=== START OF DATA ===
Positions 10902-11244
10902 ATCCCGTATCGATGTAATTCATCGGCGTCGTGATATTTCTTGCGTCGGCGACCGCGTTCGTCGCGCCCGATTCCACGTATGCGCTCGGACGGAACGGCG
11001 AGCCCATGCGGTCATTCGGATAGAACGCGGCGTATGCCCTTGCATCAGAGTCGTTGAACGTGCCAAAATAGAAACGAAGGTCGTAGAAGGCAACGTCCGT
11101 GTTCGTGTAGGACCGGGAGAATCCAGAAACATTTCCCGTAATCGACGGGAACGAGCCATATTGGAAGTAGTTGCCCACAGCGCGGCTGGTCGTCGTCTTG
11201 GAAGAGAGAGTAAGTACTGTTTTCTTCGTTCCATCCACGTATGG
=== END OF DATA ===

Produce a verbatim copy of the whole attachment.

Positions 10902-11244
10902 ATCCCGTATCGATGTAATTCATCGGCGTCGTGATATTTCTTGCGTCGGCGACCGCGTTCGTCGCGCCCGATTCCACGTATGCGCTCGGACGGAACGGCG
11001 AGCCCATGCGGTCATTCGGATAGAACGCGGCGTATGCCCTTGCATCAGAGTCGTTGAACGTGCCAAAATAGAAACGAAGGTCGTAGAAGGCAACGTCCGT
11101 GTTCGTGTAGGACCGGGAGAATCCAGAAACATTTCCCGTAATCGACGGGAACGAGCCATATTGGAAGTAGTTGCCCACAGCGCGGCTGGTCGTCGTCTTG
11201 GAAGAGAGAGTAAGTACTGTTTTCTTCGTTCCATCCACGTATGG